Client Lifecycle Management (CLM) is pervasive in capital markets. But as market participants rightly use it to focus on their clients, are they overlooking a key set of partners?

When it comes to financial market infrastructure (FMI) – exchanges, clearing houses and custodians – the answer is often yes. While firms’ clients are benefiting from sophisticated CLM tools, processes and data, their essential FMI partners often receive little attention in the CLM function.

And that could create a host of problems, from misallocated revenue to excessive manual workarounds. But with correct partner categorization and flexible data processing, solutions are possible.

Not all partners are created equal

Challenges arise because FMI relationships have very different requirements to client relationships and are usually managed by different teams. For example, FMI interactions call for a much greater focus on managing nostro/vostro account reconciliations, selecting vendors, performing regulatory due diligence and clearing and settlement at central counterparties. On top of this, handling FMI partners usually falls within the remit of the back office (whereas client relationships are typically dealt with by sales or the middle office).

If these unique features aren’t reflected in the CLM function’s reference data quality standards and database structures, banks risk miscategorizing their FMI relationships – and creating a series of avoidable problems:

  • Wasted Know Your Client (KYC) effort. FMI partners need less KYC due diligence than clients—treating them the same leads to wasted effort and throw-away costs.
  • Revenue misallocation. Revenue could be mistakenly allocated to the wrong account across the trade lifecycle and not credited to the order-placing entity, leading to incorrect P&L data. And that means disgruntled sales teams/traders who do not accurately accrue their bonus pot.
  • Off-boarding by mistake. Compared to client accounts, FMI partner trading activity could make an account look inactive. If misclassified, these apparently inactive FMI accounts can be wrongly off-boarded, creating significant issues for the clearing and settlement of trades.
  • Manual workarounds. To mitigate these issues, firms often maintain offline lists of FMI partner accounts. But this is just a sticking plaster – and usually creates costly and inefficient manual rework around reconciliations and exceptions.
  • Missed innovation opportunities. Without an ability to accurately reflect their FMI relationships, firms are missing opportunities to unlock value through analytics – whether that’s in the better allocation of capital, collateral to clearing houses, or prime brokers based on credit risk. Consider also the potential market insights across custodians and geographies, and better understanding of stock ownership and placements.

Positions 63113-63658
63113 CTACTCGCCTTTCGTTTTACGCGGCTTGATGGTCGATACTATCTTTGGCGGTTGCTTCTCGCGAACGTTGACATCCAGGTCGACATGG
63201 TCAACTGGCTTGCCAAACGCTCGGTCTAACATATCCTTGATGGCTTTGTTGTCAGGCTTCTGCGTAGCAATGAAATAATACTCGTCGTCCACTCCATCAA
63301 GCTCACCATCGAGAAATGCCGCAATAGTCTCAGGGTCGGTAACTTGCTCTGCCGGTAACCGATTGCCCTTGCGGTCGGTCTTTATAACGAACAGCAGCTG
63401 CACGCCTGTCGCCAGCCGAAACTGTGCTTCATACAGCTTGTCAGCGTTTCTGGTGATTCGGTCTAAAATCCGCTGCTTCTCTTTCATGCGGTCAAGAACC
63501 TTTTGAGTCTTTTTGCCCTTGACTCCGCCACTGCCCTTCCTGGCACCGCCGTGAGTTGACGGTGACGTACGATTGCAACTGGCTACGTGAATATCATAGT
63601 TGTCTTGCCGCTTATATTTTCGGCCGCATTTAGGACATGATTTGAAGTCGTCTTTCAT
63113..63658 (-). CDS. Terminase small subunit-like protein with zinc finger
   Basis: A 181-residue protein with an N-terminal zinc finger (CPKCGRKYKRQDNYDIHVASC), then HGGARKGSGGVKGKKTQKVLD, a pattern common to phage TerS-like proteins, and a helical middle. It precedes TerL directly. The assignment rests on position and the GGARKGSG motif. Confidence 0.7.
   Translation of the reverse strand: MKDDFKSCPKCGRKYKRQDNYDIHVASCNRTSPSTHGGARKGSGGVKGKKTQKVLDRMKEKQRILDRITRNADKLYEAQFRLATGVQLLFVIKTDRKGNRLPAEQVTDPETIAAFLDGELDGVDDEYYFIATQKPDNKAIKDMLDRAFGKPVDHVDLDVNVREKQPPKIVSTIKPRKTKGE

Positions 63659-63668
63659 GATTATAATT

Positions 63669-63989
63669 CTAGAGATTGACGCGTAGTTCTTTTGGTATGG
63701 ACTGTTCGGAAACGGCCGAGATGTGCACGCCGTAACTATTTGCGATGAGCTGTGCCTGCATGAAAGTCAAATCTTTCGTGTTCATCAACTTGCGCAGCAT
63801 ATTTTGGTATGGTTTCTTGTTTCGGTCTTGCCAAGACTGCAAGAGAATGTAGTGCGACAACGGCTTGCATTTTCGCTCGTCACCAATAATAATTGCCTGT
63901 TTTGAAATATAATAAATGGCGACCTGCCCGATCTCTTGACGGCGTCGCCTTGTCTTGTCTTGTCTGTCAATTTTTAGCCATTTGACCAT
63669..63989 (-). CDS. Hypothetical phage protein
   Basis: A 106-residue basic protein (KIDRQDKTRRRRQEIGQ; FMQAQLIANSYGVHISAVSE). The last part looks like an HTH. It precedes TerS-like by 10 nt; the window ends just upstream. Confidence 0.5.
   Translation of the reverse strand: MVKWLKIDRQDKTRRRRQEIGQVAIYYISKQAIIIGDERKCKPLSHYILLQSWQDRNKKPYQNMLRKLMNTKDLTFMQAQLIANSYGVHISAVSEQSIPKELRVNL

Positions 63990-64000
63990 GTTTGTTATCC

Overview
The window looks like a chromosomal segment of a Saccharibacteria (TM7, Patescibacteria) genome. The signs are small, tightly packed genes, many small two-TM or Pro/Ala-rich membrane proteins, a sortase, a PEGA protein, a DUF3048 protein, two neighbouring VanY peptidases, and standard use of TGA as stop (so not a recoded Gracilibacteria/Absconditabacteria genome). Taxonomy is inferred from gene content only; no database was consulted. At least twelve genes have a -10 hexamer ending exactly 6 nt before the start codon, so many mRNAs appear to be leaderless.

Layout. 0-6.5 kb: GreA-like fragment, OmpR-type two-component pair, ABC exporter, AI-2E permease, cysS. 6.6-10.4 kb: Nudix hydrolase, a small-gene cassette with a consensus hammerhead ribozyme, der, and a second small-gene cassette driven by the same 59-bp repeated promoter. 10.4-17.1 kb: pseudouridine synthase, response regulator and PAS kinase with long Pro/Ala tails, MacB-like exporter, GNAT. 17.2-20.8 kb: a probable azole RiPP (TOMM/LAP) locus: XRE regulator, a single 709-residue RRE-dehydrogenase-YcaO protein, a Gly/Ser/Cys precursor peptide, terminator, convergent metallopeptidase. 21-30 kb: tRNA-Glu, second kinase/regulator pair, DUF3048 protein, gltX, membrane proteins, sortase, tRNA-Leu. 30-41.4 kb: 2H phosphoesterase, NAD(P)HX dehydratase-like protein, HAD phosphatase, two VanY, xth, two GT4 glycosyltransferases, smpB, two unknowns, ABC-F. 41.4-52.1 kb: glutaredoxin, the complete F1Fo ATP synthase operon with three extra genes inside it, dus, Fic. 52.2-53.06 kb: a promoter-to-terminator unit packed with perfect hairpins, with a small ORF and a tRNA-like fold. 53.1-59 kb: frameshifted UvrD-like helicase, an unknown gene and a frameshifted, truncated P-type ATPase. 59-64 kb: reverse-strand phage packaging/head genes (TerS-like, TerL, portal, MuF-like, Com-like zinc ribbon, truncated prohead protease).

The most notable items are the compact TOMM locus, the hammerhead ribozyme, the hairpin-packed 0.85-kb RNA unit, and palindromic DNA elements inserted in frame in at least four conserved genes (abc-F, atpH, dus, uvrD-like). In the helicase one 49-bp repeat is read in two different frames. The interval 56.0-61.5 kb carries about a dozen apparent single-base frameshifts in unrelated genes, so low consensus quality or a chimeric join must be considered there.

The solution? It’s all about the data

So how can firms fix their CLM approach to FMI partners? There are two key steps to get started. First, reference data models should allow for the correct categorization of each counterparty. An entity-level record should be able to handle multiple “sub-roles” (client, clearing house, custodian etc.).

Second, data and data processing should be made flexible by role. So, for instance, a client role will need full KYC data, whereas a central counterparty role will only need settlement instructions. This enables more straight through processing throughout the stack with correct data flowing from a single “golden” source of truth.

By correctly separating out FMI roles from client roles, banks can apply the right treatment to their FMI-related activities. That means no off-boarding FMI partners by mistake (and thus preventing clients from trading). It means proper allocation of revenue allocation with a full picture of all the entities involved in a transaction. And it means avoiding the wasted effort of unnecessary due diligence.

All good news. But in fact, correctly categorized reference data could help banks go even further and unlock hidden insights about their counterparts. And that opens up the possibility of exploring new and innovative solutions for clients and partners.

Ultimately it comes back to reference data. Get that right, and firms can elevate the investment banking experience for their clients, for their FMIs and for their employees.

Much could therefore be achieved with further collaboration between FMIs and investment banks to move the dial in formalizing reference data standards for their unique characteristics.

Jasmine Dhiman

Managing Director, Accenture Capital Markets

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